The rock and roll lore goes like this: a young musician named Jim James was flipping through a music magazine. He sees the advertisement of a young independent record label called Darla Records, and he thinks they look like charming, nice people. He prepares a demo tape of his new project My Morning Jacket, wraps it up like a Valentine’s card, and he mails it to the California address, with no real expectations. A few weeks later, the label owners happen upon his tape, are charmed by its innocence, and give it a listen—only to instantly fall in love with it. It’s not just a great story, but it’s also a wonderfully inauspicious beginning to one of the best bands of the last twenty years. The album that resulted from that meeting, The Tennessee Fire, turned twenty this year, and Darla Records fêted that anniversary with an expanded edition of said record.
When considering the whole of the My Morning Jacket discography, the best adjective to describe The Tennessee Fire is tentative. James—who had been primarily in rock bands up to this point—had started playing around with writing softer, acoustic numbers, and his growing interest in the style led to him develop a cache of numbers that he would subsequently record in a makeshift garage studio. While the results might not have been ideal for most recording artists, James and company turned it into a virtue—and a most rewarding one at that. The dank atmosphere, the reverb and the rawness of the tape became a defining element of the My Morning Jacket style. For The Tennessee Fire, it’s clear they’ve not yet realized that these things could be used as a tool—they’re merely the reality of the situation for a young, poor band from Louisville, Kentucky that’s making do with what they have.
That’s not to say that The Tennessee Fire doesn’t have its moments—on the whole, it has the hushed, charming feel of a demo tape. The sixteen tracks are short and concise, shuffling between gentle acoustic country-rock a la Neil Young (“Old Sept Blues,” “Picture Of You,” “They Ran”) to more up-tempo Southern rock (“Evelyn Is Not Real,” “The Bear,” “The Dark”), all of which highlighted by James’ angelic singing voice. It’s a testament to the band’s sense of self that the only songs featured here that were recorded in a proper studio quickly became standards that are still in circulation to date. It’s as if they recognized the greatness of the material and wanted to present them in the best possible way. The early versions on the second disc of bonus material shows that even if the songs hadn’t been properly recorded, theystillwould have been classics. (The material on the second disc merely offers early, rough versions of the album tracks, as well as a handful of very rough demos and unreleased material that’s probably best enjoyed by the more hardcore MMJ fan.)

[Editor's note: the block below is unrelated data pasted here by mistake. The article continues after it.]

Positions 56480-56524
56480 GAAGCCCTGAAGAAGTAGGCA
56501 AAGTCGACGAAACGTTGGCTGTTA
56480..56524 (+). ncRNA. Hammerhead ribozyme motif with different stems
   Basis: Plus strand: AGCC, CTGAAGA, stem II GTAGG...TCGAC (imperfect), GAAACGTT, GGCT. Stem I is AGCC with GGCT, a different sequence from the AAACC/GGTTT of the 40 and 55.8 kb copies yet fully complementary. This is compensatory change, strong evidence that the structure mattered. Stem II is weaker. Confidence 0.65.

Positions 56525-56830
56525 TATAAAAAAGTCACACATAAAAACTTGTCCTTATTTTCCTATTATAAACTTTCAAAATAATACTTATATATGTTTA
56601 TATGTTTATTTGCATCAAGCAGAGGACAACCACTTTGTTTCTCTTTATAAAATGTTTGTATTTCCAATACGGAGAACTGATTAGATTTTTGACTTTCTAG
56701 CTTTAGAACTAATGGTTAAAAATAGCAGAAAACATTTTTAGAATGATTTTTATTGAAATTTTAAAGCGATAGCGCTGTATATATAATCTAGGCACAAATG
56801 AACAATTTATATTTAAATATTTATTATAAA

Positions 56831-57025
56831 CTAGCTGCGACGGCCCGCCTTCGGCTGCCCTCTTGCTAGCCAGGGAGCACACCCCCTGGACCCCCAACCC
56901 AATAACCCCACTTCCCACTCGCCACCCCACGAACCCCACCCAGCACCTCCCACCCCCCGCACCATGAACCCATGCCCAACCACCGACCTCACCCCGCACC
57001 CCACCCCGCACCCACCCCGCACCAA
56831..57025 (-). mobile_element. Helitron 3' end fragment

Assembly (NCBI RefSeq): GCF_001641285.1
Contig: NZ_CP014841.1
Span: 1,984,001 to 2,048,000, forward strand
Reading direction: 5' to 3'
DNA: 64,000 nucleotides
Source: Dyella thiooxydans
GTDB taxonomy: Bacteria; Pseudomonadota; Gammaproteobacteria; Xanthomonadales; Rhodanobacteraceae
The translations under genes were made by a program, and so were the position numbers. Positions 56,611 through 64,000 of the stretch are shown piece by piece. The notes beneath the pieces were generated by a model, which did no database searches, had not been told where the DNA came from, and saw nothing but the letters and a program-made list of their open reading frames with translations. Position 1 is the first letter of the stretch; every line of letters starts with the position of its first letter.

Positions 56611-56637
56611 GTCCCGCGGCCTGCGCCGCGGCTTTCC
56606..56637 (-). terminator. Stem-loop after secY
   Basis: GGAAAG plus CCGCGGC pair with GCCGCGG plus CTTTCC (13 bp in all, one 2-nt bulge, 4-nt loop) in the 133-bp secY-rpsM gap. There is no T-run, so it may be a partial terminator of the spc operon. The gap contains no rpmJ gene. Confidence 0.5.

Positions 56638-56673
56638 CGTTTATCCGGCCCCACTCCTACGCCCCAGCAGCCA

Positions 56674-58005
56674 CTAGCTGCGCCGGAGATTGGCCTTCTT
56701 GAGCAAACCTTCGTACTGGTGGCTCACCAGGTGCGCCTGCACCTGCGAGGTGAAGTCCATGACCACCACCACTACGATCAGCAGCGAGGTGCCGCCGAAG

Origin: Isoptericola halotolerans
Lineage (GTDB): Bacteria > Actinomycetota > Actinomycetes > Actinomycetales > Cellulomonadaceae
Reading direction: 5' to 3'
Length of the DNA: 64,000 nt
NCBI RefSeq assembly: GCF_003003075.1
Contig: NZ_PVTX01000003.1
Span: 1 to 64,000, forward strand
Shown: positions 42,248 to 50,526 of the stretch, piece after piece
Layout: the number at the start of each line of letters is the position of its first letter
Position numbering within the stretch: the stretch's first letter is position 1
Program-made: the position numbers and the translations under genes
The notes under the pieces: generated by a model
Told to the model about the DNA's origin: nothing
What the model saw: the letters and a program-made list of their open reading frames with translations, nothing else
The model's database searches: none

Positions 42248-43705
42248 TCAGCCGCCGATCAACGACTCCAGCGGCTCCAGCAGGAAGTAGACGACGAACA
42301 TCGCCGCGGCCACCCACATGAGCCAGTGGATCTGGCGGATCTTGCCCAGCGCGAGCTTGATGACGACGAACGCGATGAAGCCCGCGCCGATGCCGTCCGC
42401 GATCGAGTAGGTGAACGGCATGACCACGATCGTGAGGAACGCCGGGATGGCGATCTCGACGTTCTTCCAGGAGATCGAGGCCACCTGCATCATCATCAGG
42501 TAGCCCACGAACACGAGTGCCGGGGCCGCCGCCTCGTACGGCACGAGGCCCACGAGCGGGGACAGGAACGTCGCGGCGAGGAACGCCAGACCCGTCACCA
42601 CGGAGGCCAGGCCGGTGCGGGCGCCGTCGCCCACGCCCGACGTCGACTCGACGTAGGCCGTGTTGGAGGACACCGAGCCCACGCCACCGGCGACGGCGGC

The Tennessee Fire is an auspicious debut, but it started the ball rolling. Surprisingly, the album was quite successful in the Nordic and Benelux regions of Europe, prompting the band to mature quite quickly. Mature they did; their follow-up, At Dawn, was a critical success and found the group much stronger and much more confident in their abilities, which in turn found them becoming a touring machine that quickly turned them into one of the best live bands of the new millennium. At the time, The Tennessee Fire might not have been a particularly earth-shaking debut, but in retrospect, one can hear the percolations of almost everything that would make My Morning Jacket so beloved.